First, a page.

Magazine article The Spectator

The Spectator's NotesBul Ly Laugh Sorship

Magazine article The Spectator

The Spectator's NotesBul Ly Laugh Sorship

Article excerpt

Have you ever wanted to know how dictators stay in power? Try visiting a comedy club. I went to one the other night. The acts varied in quality. No one died on their backside, no one stormed it, the audience went away happy. But at a couple of points the thing happened, the thing that gives you a clue about dictators: the comedian picked on a member of the audience. In fairness they were both minor examples. One was the compere assessing how a line had gone down. Two guys in their fifties sitting at the side had laughed. 'Wow, even you two liked that, ' said the compere. 'Look at you, Waldorf and Statler there.' Everyone laughed, including Wa ldorf and Stat ler, and the even ing moved on. Later, a comedian commented on how people were dressed, including one guy in the front row whose checked shirt gave him 'the Brokeback Mountain look'. Again, it got a laugh, no more was made of it.

But you should have seen the people nearby. Their body language said everything: tense shoulders, sideways glances at Checked Shirt lest a full turning of the head draw the comedian's attention to them instead, laughs more nervous than everyone else's. Because that's what happens when someone gets picked on: the rest of the audience breathe a sigh of relief that it's not them, and settle down to enjoy the spectacle. Only when those sitting near the victim become sure they're not going to get picked on too can they settle down as well. But boy, when they do . . . The audience becomes a single mass. The victim has to sit there and join in, of course. But don't let's kid ourselves what's going on here: it's bullying.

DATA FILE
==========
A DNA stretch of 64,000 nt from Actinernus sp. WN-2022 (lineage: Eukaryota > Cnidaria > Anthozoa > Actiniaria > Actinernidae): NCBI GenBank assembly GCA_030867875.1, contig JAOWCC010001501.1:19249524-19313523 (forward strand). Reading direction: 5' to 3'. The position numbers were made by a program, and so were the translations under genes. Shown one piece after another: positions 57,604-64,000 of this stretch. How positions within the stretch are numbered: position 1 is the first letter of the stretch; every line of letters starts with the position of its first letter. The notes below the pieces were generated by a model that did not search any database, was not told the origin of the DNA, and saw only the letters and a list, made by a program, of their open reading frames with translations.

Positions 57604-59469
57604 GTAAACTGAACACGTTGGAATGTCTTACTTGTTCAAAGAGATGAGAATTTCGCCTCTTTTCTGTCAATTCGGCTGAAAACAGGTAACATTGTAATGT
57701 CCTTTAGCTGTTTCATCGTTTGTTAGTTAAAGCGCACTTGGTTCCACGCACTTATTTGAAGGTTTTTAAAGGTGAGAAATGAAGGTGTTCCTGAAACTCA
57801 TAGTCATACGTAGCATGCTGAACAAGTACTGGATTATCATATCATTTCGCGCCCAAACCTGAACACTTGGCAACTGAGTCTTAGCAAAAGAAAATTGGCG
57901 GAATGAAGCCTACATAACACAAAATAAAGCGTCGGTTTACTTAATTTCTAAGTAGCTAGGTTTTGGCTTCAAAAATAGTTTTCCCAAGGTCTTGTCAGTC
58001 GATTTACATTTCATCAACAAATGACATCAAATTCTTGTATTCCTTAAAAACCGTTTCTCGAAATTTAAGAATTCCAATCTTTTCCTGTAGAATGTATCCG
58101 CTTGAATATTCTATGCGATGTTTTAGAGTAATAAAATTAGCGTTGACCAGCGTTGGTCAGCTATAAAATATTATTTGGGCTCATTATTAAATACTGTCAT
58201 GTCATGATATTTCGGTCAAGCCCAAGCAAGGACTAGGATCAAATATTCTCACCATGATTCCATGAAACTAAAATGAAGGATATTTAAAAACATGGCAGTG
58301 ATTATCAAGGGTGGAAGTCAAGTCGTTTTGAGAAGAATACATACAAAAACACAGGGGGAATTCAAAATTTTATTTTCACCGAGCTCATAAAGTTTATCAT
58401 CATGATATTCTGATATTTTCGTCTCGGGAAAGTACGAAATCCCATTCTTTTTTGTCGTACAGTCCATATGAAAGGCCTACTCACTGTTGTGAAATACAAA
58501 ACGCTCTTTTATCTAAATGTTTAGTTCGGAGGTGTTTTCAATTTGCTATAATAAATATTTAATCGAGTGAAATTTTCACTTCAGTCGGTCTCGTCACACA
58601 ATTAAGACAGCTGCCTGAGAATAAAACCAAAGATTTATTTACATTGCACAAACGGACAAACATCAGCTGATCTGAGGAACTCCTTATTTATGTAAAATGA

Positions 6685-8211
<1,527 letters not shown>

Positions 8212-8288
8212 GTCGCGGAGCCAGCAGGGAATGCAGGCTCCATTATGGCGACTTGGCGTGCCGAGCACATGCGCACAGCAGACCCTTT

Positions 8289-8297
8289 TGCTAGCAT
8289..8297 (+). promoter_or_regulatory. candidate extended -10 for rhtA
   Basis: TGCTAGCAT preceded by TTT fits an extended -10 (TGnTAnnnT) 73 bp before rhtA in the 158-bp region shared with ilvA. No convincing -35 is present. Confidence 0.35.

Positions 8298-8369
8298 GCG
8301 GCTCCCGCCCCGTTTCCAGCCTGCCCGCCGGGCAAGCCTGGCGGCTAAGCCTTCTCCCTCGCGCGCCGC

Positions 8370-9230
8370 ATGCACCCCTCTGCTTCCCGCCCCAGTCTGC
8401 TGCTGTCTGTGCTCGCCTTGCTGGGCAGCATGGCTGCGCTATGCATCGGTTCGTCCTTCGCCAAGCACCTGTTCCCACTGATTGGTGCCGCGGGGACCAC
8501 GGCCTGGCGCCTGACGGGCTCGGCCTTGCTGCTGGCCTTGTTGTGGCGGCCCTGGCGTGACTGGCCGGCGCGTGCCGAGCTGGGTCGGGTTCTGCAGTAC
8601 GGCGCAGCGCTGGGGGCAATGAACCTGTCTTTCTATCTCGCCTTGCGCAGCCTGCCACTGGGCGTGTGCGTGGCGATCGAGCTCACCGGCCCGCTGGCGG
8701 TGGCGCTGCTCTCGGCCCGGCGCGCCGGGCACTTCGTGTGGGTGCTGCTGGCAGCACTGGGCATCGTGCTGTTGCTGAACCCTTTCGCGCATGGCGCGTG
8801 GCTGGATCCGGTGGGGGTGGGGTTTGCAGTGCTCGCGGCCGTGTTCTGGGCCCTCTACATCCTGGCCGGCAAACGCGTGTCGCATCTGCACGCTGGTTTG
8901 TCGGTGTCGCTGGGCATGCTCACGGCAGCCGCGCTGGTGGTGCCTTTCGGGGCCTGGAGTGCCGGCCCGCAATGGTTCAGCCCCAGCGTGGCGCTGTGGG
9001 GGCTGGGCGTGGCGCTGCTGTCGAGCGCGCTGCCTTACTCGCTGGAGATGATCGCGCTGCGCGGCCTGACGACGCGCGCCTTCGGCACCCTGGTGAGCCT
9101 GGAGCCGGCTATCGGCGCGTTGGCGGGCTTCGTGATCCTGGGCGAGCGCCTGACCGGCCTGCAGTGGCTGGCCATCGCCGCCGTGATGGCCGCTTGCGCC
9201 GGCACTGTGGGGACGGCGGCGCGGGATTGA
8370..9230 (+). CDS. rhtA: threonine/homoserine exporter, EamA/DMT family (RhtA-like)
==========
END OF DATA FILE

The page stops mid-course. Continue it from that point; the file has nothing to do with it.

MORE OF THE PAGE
Seeing an audience behave like this you're struck by just how powerful the herd instinct is. It doesn't seem to matter which herd you belong to - it's just enough that it is a herd, and someone is outside it. Their status as a non-member makes your membership all the more life-affirming. It's this instinct that dictators mine to such great effect.

I should point out that I'm not talking about every act of comedian-on-punter aggression. Sometimes it's started by the punter himself, with a heckle, and after that he deserves everything he gets. Stephen K.

Amos greets unsuccessful heckles with: 'You hear that silence? That was yours. You hear that laugh? That was mine.' Some heckles do hit the spot, a sign of the two-way tension inherent in any worthwhile evening of comedy. …

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